Noëlla understands, first hand, the importance of education and how that can greatly affect a person’s access to opportunities. She was born in the Democratic Republic of Congo to a Congolese mother and Cypriot father, but her family soon went through a dramatic change in circumstances after the sudden death of her father. That led Noëlla down an entirely new path, where she was sent to live with relatives in Belgium, and then Switzerland, in hopes of a better life.
Her drive, determination and hard work all paid off eventually, as Noëlla bagged a first degree in Business Management in her early 20s, as well as built a successful modelling career. But her heart still longed for home and after 13 years of living abroad, she returned to the Congo to be reunited with her mother.
It ended up being far more than a homecoming. With her eyes opened to the poverty and lack of opportunity in her homeland, especially for women, she set off on a new journey to play her part in bringing about much-needed change. Now, Noëlla has founded Malaika, a nonprofit organisation that seeks to empower Congolese girls and their communities, through access to education and better healthcare. She has also spoken in front of international audiences, including the 2018 World Economic Forum at Davos, UNICEF and also appeared alongside President Clinton on a Clinton Global Initiative panel.
In an intimate chat with SCHICK, Noëlla talks about the impact of her philanthropic work around the world, the social issues plaguing African women till date and the most important lessons she’s learnt on her journey.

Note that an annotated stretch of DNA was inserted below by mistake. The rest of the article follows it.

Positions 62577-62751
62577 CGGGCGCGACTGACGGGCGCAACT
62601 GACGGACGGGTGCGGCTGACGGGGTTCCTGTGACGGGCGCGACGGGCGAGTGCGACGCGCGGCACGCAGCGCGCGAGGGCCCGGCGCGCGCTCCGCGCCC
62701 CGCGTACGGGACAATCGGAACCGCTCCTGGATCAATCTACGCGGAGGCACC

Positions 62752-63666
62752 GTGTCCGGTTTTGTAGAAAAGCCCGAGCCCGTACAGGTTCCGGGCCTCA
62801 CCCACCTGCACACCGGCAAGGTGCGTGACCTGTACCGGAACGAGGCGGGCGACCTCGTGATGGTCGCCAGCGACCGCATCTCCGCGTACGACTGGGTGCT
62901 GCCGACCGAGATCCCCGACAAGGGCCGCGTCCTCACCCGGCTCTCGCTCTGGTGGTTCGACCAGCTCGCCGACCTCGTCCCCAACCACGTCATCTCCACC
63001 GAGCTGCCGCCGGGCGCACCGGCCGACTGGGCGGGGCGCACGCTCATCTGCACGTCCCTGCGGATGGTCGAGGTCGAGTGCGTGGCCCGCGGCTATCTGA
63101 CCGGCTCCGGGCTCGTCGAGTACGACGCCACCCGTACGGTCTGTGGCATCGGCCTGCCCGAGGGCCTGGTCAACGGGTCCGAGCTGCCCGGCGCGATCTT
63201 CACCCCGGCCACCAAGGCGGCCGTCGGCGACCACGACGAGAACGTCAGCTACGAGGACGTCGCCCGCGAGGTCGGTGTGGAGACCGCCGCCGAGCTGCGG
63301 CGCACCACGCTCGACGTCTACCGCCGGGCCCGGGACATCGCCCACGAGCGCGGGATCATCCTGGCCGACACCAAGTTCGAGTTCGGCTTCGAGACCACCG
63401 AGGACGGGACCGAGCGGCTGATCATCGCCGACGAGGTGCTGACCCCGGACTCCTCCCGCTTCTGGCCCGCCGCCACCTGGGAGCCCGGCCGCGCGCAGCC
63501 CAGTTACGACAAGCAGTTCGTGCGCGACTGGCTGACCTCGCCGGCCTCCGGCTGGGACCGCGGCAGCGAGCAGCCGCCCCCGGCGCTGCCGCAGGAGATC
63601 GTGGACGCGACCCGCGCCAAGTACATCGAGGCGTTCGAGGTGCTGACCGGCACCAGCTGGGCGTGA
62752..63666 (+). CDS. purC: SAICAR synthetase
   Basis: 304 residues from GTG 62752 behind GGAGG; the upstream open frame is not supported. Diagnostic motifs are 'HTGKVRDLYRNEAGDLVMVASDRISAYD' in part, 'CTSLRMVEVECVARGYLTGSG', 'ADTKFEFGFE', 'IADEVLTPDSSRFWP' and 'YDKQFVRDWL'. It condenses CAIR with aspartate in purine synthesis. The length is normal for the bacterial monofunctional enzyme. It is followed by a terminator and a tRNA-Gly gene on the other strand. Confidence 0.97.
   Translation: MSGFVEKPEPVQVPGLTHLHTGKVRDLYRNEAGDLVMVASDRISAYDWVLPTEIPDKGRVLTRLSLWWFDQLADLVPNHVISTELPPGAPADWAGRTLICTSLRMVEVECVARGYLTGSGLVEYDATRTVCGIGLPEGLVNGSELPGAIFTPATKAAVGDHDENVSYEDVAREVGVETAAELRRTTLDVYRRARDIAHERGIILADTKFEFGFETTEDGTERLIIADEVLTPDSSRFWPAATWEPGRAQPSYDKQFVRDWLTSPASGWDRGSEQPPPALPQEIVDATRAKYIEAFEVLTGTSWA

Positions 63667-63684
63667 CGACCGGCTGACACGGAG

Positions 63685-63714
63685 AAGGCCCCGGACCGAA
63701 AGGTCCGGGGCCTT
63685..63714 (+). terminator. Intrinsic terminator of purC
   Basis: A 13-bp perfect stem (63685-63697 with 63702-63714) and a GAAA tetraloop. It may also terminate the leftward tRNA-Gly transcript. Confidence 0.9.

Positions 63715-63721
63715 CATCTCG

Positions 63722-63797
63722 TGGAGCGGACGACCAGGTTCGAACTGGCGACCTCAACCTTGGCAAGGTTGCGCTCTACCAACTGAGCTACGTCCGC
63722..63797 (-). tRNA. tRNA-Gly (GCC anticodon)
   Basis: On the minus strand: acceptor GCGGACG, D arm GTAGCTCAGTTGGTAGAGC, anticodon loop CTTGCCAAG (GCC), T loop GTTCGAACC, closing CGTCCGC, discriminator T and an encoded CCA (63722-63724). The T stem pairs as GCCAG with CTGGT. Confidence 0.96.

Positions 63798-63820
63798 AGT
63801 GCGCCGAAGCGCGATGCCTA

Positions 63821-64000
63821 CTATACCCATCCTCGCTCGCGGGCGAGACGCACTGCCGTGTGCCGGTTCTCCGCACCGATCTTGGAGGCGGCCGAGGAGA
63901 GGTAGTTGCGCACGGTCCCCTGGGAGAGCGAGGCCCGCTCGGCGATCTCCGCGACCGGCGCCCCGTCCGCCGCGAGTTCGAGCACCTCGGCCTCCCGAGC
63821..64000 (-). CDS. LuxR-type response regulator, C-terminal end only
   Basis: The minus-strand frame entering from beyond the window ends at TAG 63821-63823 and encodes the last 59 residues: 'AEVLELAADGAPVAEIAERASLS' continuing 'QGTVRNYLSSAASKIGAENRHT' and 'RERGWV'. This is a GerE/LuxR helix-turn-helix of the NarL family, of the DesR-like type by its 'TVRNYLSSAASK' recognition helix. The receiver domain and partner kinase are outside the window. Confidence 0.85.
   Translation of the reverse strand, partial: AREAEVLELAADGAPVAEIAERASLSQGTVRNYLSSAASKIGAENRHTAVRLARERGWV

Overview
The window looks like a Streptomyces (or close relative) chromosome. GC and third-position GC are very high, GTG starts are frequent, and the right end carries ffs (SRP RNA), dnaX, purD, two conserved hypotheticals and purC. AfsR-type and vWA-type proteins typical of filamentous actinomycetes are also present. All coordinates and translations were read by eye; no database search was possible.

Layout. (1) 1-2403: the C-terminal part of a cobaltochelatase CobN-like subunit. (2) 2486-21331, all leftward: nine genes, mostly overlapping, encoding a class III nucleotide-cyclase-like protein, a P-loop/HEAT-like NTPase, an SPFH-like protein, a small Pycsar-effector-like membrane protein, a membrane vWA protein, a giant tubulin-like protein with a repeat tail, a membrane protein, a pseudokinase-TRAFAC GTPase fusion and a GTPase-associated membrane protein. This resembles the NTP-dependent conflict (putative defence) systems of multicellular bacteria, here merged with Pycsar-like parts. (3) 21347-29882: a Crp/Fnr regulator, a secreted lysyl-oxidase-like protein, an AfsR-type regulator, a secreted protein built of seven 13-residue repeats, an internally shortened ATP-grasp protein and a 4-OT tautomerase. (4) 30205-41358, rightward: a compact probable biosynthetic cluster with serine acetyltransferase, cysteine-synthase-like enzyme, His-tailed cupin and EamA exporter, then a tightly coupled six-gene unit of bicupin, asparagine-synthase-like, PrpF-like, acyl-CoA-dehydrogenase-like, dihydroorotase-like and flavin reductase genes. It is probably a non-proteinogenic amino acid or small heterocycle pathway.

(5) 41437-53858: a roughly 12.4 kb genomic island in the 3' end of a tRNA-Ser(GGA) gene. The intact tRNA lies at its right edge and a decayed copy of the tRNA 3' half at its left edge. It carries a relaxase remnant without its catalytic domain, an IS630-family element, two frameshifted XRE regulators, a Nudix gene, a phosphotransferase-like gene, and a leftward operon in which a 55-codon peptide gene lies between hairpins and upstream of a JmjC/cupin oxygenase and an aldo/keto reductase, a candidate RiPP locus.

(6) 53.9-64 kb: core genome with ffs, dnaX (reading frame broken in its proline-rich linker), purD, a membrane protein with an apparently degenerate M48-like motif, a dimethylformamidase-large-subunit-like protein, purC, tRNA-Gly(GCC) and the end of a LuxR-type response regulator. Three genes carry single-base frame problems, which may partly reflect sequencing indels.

Why did you choose the name ‘Malaika’ for your foundation?
Malaika means ‘angel’ and when we first set up the foundation it was called ‘George Malaika’ after my dad. Subsequently, I changed it to Malaika because I didn’t want it to be seen as just mine. I may have found it but it took the contributions of many donors and supporters, and then over time, a team of international staff and volunteers to get Malaika to where it is today. I want everyone involved to feel a sense of ownership of it and that we’re achieving an impact on the community in Kalebuka (Congo) because of our work together as a team.
How has your own life been impacted since starting the foundation?
I am very attached to it, with all my heart. I give a lot of time to it voluntarily and visit Congo twice a year. In the Summer, I take my family for several weeks. I have also been very impacted by the people and the girls who come to our school. Malaika is a primary and secondary school for 346 girls and we also have a community centre where we educate over 5,000 youth and adults through sport and vocational programmes.